Rain electrocutes 15
A public holiday was declared in the southern city of Karachi yesterday after the heaviest rains for four years killed at least 15 people, mostly by electrocution. All government offices and schools in the port city of 12 million people were closed for the day, Sindh Province government spokesman Salahuddin Haider said. Electrocution is a common problem after rains here, where the infrastructure is often basic and many people set up crude illegal power lines to steal electricity.
H5N1 death suspected
A woman died of suspected bird flu in a village that has been hard hit by the disease, a hospital official said yesterday, as health workers investigated a new possible cluster of the H5N1 virus. Euis Lina died on Thursday night -- three hours after being admitted to hospital in West Java Province with symptoms of the disease, said Yati Maryati, the hospital's director. He was awaiting laboratory test results to confirm the cause of death. Lina was from Cikelet, a hamlet 150km southeast of Jakarta, where bird flu killed a 9-year-old a girl earlier this week.
Chopsticks receive boost
A company is conducting a campaign to help the country's fast-food addicted population to re-learn the fading art of eating with chopsticks, according to a report in the Yomiuri Shimbun yesterday. Hyozaemon has dispatched its employees around the nation to give 20-minute lectures on how to use the utensils correctly. The instructors teach how to grip them, and provide tips on choosing the right size chopsticks for your hands.
Street kid gets 20 years
A court has sentenced an 18-year-old street boy to 20 years in prison for stabbing a British bar owner to death during a botched robbery in February, a court official said yesterday. Lao Chamrong, also known as Tong Chen, was arrested near the royal palace in Phnom Penh as he was cleaning blood off his knife after stabbing David Mitchell, from Walsall, England, five times in the chest, police investigators said. "He admitted to the court that he murdered the British man," prosecutor Ngeth Sarath said. "We sentenced him to 20 years in jail." Lao Chamrong told the court he broke into Mitchell's house looking for food but was interrupted.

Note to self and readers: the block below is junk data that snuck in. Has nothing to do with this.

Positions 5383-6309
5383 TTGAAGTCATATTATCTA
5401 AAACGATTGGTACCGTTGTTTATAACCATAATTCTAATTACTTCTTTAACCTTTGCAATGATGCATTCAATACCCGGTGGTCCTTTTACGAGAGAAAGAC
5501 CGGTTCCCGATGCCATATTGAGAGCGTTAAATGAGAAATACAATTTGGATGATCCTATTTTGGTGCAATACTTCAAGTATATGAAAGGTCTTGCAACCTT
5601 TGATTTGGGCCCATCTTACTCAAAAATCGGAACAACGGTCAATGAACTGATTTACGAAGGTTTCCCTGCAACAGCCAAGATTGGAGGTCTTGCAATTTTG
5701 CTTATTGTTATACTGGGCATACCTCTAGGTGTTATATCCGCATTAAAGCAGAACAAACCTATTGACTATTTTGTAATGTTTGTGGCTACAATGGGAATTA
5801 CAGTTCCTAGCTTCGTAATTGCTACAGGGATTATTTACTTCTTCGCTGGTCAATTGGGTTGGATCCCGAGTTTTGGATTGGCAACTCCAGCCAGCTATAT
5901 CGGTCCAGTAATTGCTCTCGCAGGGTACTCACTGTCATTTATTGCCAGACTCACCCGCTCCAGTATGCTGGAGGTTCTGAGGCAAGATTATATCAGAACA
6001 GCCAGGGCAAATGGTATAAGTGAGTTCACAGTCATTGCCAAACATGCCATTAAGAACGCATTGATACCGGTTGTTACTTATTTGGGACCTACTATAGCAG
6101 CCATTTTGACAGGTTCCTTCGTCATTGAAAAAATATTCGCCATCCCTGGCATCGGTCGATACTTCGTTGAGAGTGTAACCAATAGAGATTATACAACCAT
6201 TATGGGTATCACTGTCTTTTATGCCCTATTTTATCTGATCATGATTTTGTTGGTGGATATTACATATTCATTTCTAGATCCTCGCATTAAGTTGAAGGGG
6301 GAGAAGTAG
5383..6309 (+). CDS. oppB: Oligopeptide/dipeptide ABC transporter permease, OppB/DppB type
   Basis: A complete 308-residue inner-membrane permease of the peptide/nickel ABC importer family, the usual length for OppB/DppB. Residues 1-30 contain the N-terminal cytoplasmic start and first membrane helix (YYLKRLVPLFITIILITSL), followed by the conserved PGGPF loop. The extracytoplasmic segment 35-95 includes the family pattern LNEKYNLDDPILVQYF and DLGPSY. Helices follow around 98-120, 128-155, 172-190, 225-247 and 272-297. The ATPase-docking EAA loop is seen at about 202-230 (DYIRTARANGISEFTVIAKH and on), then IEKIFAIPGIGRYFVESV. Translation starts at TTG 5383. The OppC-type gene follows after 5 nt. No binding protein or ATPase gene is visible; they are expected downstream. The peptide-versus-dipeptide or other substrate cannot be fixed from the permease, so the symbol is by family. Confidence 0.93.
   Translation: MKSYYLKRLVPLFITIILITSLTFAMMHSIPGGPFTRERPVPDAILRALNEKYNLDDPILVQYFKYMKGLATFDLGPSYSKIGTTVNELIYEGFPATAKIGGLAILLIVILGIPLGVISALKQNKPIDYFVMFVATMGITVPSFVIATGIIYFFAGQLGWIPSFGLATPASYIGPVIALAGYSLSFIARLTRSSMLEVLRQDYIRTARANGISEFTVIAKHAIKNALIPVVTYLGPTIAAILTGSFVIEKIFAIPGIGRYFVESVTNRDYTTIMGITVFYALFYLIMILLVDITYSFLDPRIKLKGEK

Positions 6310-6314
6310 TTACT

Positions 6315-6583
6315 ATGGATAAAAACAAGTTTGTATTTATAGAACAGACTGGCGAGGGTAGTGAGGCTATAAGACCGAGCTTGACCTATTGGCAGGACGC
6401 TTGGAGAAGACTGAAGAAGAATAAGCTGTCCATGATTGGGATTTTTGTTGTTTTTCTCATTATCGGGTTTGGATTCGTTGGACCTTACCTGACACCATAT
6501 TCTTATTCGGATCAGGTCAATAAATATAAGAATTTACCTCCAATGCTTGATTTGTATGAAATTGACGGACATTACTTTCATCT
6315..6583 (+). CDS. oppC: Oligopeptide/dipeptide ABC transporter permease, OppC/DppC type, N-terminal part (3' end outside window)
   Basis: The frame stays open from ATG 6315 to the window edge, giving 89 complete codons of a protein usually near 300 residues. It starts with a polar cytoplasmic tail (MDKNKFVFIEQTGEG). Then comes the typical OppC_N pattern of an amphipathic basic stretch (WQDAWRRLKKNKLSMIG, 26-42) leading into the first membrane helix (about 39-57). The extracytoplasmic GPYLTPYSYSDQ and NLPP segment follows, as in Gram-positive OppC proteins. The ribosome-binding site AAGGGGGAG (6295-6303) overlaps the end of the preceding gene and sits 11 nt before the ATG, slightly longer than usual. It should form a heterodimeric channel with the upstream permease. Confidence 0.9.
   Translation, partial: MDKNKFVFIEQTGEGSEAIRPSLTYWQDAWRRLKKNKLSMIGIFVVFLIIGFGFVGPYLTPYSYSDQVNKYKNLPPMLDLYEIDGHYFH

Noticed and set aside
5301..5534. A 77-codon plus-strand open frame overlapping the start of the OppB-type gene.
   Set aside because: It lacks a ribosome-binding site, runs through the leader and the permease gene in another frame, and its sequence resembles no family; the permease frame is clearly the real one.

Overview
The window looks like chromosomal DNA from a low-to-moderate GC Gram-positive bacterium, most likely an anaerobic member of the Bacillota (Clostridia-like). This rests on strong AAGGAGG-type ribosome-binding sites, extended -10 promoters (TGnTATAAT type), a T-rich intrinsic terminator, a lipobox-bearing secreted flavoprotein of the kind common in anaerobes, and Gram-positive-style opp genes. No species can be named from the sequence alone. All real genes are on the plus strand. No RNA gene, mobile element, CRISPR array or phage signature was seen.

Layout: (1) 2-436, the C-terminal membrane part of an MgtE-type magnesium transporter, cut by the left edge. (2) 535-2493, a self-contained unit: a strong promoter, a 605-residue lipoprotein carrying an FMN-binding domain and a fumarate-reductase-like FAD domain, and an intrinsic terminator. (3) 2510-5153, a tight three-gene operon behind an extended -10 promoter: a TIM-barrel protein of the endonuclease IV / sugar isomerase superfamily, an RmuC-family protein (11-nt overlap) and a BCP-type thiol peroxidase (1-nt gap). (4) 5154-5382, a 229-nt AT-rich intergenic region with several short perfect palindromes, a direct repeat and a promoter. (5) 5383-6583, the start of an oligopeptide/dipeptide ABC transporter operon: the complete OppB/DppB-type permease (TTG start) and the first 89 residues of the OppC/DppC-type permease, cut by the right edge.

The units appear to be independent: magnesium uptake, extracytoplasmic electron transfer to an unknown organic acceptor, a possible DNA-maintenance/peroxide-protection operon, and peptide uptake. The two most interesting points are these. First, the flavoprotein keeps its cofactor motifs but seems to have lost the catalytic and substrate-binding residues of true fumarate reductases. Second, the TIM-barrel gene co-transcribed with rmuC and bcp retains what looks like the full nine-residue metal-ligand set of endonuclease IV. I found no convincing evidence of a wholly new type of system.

Court rejects appeal
The Tokyo High Court rejected an appeal yesterday from a chemist sentenced to death for allegedly producing Nazi-invented sarin gas used in his cult's deadly 1995 attack on the Tokyo subway. Masami Tsuchiya, 41, was convicted of heading the chemical unit of the Aum Supreme Truth cult, whose nerve gas killed 12 people and injured thousands of others on rush-hour trains. "The court has dropped the appeal," said a High Court official, upholding the 2004 sentence given by the Tokyo District Court over the 1995 subway attack and other crimes. Tsuchiya conspired with the cult's guru Shoko Asahara, who has also been sentenced to death, to develop deadly chemicals.
Authorities ordered the evacuation of thousands of people yesterday in the central and northern regions to avoid flash floods and landslides triggered by prolonged rains that have killed at least 19 people. Floods after torrential rains since last Friday hit the central highlands' coffee-growing region and four central coastal provinces, killing at least eight people in Binh Thuan Province and four in Nghe An Province, a government report said. Six others drowned in four provinces and one died in the Mekong delta province of Dong Thap. The floods also displaced thousands of people, inundated 5,000 houses and submerged nearly 40,000 hectares of crops.